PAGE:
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Even the Bridgewater All Weather Portfolio was caught off guard by the volatility in interest rates…

As the bond market plunged in late June, Ray Dalio convened the clients of Bridgewater Associates LP, the world’s largest hedge-fund manager, to tell them that a fund designed to withstand a broad range of market scenarios was too vulnerable to changes in interest rates. Bridgewater, citing months of study, said it had underestimated the interest-rate sensitivity of various assets in its All Weather fund and was taking steps to mitigate the risk, according to clients who listened to or read a transcript of the June 24 call. By the end of the month, the Westport, Connecticut-based firm had sold off enough Treasuries and inflation-linked bonds to help reduce the fund’s most rate-sensitive assets by $37 billion, according to fund documents and data provided by investors. The move, disclosed to investors five days after the Federal Reserve said it’s prepared to phase out its unprecedented bond purchases, was unusual for the fund. As its name suggests, All Weather is designed to produce returns in most economic environments and avoid altering asset allocations when the outlook changes. All Weather incurred a second-quarter loss of 8.4 percent that was primarily tied to its $56 billion portfolio of inflation-linked debt, said the clients, who asked not to be named because the fund is private.
(Bloomberg)

When your asset class is underperforming, it is always better to hope for rain on everyone’s parade…

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But while Bonds live through their selloff, the equity markets are still saying “RISKON”. 

Examples of what doesn’t occur during a selloff:

  • Junk Bonds OUTPERFORMING Treasuries
  • Cyclicals OUTPERFORMING Consumer
  • Small Cap NOT underperforming Large Cap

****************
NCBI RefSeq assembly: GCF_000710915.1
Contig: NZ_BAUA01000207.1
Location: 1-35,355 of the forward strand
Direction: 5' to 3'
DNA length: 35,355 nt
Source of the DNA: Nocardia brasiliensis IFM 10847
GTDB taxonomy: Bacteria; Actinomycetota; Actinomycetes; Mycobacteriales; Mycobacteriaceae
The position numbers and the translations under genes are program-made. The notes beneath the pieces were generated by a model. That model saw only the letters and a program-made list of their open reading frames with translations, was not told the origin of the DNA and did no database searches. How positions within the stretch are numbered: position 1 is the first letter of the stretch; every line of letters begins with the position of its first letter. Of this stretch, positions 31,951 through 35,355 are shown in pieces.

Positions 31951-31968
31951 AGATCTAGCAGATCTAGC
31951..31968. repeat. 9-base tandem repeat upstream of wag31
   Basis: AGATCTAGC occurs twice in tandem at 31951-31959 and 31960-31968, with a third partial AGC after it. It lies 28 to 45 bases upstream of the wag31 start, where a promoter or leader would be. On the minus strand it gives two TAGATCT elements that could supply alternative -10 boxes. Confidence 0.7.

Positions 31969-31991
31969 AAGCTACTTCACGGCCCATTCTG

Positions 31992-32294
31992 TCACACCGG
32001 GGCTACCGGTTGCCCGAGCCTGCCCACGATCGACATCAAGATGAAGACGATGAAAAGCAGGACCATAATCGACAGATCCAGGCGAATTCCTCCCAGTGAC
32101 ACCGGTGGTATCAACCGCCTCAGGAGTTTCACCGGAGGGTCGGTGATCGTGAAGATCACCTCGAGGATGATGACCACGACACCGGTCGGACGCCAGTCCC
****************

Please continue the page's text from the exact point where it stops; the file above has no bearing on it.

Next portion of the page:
• Industrials, Materials, & Technology sectors among the best performers

Pullbacks are healthy and can be profitable for traders and long term allocators. While in the short term we like to see 2 standard deviation pullbacks to the major moving averages, I think that it would be easier to get paid in a trade higher if the bond market were to stabilize, defensive dividend payers bottom, and Financials resumed their leadership position. Until then, it is August, so we watch, wait, and get sand in between our toes.

Will Monday break the streak?
@RyanDetrick: $DJIA down 3 straight days. Hasn’t dropped 4 in a row this yr. 158 days and counting to start the yr. Previous record 143 to start ’54. $DIA

The pullback to the 50 day moving average…

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(BespokeInvest)

The 2 standard deviation pullback on the 20day has been a good recovery space…
@NorthmanTrader: Chart time. $SPY daily. Breakdown into ST oversold territory. Does not mean bottom, but makes bounce probable.

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Only one other instance when the Junk v. Treasury spread increased while the market pulled back. And it was a good bounce point…

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Also rare for the market to underperform when Cyclicals are outperforming Consumer stocks…